Tips & Tricks

Adrian Perez edited this page Oct 18, 2016 · 4 revisions

Debugging

To debug a flatpak application, these steps might be helpful:

  1. install the SDK, for example with flatpak --user install gnome-nightly org.gnome.Sdk. This is needed to have debug symbols. Omit the --user flag and change the repo if necessary.
  2. open a flatpak debug shell, for example with sh: flatpak run -d --command=sh org.gnome.Gitg. You might want to choose a different shell or start a different application.
  3. in this shell, run gdb gitg or replace gitg with the application you chose in step 2.

Debugging a failing build

If you're using flatpak-builder and some module mysteriously fails to build, you can get a shell in the build tree by using:

host $ flatpak-builder --run appdir org.my.Manifest.json sh
sh-4.3$ cd /run/build/failed-modulename

Now you're in a shell with the build directory and can start debugging the failure.

Note: Only the failed module build directory will be there to look at. If you specify --keep-build-dirs to flatpak-builder you can also see the other build dirs.

Running/Testing an uninstalled application

If you've just built an application and want to test it, you don't have to export the appdir to a repo and then install it. Instead you can use flatpak build appdir bash to get a shell in the application, so you can test it.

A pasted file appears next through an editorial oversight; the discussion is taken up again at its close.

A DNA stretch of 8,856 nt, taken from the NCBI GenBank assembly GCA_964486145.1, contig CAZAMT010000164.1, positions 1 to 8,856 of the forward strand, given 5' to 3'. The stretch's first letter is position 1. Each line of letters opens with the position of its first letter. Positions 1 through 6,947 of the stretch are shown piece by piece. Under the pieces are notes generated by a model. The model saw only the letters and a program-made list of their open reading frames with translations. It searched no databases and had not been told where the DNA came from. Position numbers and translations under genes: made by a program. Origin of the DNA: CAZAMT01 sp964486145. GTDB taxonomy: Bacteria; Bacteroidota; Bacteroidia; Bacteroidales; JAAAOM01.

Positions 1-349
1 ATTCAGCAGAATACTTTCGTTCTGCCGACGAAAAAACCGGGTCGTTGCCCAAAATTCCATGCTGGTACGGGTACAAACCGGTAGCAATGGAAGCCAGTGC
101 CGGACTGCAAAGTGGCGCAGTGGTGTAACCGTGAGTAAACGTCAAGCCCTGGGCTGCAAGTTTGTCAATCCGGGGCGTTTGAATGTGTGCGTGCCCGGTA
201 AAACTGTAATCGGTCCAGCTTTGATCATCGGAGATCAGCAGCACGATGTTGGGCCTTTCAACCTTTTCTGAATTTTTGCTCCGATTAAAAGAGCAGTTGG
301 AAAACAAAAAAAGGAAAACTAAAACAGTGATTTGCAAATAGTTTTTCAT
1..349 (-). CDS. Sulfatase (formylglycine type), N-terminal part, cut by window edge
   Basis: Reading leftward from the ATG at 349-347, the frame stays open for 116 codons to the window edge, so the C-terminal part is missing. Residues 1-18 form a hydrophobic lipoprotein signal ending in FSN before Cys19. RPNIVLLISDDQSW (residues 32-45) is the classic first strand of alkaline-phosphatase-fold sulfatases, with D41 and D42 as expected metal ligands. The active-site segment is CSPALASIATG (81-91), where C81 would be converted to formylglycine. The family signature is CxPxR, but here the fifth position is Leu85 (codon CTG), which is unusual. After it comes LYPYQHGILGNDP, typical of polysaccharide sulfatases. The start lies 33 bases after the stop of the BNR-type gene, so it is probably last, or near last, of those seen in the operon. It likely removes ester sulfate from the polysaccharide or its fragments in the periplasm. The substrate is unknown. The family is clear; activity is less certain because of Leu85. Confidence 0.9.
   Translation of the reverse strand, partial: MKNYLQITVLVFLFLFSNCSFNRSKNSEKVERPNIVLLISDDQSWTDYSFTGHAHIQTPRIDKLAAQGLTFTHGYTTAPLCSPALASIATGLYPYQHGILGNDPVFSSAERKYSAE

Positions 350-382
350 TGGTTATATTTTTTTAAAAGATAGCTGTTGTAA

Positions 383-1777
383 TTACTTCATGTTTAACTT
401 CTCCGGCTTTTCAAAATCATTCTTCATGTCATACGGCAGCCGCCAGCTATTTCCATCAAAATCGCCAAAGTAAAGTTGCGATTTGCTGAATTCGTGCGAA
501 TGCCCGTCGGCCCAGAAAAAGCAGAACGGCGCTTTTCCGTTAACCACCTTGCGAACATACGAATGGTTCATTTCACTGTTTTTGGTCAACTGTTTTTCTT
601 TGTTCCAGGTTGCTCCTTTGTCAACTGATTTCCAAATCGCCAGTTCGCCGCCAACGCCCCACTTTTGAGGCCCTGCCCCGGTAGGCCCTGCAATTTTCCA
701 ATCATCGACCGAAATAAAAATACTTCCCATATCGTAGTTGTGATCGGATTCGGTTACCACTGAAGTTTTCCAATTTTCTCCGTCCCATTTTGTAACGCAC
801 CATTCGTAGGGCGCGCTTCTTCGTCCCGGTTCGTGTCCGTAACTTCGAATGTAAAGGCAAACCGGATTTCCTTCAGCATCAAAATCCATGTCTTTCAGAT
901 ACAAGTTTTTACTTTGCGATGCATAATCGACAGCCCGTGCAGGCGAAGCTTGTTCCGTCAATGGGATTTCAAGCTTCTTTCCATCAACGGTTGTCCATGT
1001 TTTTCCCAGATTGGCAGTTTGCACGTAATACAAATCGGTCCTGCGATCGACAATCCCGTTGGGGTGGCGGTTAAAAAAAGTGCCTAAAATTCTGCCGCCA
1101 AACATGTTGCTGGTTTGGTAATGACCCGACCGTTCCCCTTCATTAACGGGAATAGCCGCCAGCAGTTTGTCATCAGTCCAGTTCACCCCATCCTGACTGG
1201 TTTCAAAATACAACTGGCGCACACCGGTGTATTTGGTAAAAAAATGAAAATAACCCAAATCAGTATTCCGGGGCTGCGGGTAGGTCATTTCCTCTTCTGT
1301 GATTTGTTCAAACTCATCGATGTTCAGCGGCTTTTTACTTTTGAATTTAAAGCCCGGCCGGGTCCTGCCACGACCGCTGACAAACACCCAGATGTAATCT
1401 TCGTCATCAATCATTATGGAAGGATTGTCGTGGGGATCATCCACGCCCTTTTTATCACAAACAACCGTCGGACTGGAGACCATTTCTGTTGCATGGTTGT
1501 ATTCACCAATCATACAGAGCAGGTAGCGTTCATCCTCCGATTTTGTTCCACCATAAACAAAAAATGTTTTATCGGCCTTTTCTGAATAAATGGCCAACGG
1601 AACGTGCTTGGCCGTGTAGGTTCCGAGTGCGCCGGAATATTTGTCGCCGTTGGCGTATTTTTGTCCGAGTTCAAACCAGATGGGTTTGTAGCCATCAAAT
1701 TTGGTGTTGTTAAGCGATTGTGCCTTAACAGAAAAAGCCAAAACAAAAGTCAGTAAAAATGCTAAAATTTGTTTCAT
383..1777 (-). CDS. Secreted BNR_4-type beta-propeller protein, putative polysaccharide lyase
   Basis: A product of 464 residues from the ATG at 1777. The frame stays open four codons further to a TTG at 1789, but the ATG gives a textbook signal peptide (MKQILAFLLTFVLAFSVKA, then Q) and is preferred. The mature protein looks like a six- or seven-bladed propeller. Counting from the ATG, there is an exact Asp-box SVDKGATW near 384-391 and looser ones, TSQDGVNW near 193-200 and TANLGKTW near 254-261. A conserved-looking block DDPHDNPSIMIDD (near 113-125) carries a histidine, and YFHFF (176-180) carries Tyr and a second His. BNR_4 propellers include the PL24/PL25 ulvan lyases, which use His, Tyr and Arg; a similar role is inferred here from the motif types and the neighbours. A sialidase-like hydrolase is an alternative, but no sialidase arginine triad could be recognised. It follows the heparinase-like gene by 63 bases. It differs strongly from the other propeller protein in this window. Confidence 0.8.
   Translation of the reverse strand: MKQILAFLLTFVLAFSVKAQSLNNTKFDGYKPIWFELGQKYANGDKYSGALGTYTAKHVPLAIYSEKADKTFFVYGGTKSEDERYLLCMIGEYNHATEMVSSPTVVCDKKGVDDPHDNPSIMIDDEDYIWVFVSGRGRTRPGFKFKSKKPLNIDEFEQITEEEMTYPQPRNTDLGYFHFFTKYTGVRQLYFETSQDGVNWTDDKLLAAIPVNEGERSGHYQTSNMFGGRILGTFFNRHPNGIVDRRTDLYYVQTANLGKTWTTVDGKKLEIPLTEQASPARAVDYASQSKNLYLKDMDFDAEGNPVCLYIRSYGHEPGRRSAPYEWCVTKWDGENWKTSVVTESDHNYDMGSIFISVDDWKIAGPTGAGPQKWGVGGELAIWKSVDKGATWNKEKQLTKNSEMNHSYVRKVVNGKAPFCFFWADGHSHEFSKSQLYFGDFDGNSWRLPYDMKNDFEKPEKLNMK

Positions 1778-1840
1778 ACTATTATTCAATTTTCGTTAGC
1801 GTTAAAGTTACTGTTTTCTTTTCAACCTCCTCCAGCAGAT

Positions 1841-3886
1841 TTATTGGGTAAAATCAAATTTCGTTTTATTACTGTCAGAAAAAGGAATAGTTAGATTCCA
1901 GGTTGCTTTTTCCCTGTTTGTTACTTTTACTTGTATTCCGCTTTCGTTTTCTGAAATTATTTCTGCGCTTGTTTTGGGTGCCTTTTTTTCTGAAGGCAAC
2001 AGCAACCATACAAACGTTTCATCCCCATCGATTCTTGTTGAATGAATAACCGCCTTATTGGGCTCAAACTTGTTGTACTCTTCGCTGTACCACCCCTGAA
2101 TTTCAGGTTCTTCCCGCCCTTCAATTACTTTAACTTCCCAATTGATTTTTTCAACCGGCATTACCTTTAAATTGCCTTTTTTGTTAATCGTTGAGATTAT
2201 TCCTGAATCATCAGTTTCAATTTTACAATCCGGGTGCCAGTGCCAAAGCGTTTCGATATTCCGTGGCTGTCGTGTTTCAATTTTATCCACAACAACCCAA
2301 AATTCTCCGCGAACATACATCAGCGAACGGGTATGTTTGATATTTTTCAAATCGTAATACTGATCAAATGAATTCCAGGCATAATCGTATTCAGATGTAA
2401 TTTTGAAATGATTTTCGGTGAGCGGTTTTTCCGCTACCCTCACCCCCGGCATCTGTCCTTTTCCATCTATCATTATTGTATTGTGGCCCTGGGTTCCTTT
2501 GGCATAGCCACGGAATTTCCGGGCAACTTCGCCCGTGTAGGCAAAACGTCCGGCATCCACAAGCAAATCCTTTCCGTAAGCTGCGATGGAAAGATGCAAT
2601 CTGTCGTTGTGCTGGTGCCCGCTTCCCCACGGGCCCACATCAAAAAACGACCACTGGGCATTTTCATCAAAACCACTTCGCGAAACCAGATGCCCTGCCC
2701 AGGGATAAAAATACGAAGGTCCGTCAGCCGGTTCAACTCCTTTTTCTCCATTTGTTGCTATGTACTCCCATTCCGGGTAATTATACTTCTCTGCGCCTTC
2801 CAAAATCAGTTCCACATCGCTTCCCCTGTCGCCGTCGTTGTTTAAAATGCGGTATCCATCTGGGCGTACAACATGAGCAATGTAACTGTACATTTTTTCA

Note: This will be a typical "build" environment, so the app may not have access to all the permissions it requests. If you need these you have to manually specify them again. If you're using flatpak-builder to build the app you can use the flatpak-builder --run helper which will automatically call flatpak build with all the finish-args that your manifest specified.

Testing an app with a different runtime

You can (for testing) run an application with a different runtime than it typically uses. For instance, to run stable gedit with the latest unstable gnome runtime you can do:

flatpak run --runtime-version=master org.gnome.gedit

You can also use a completely different runtime (but same version number):

flatpak run --runtime=org.gnome.Sdk org.gnome.gedit

Note: If you just want to use the sdk instead of the platform like the above, a better approach is to use -d.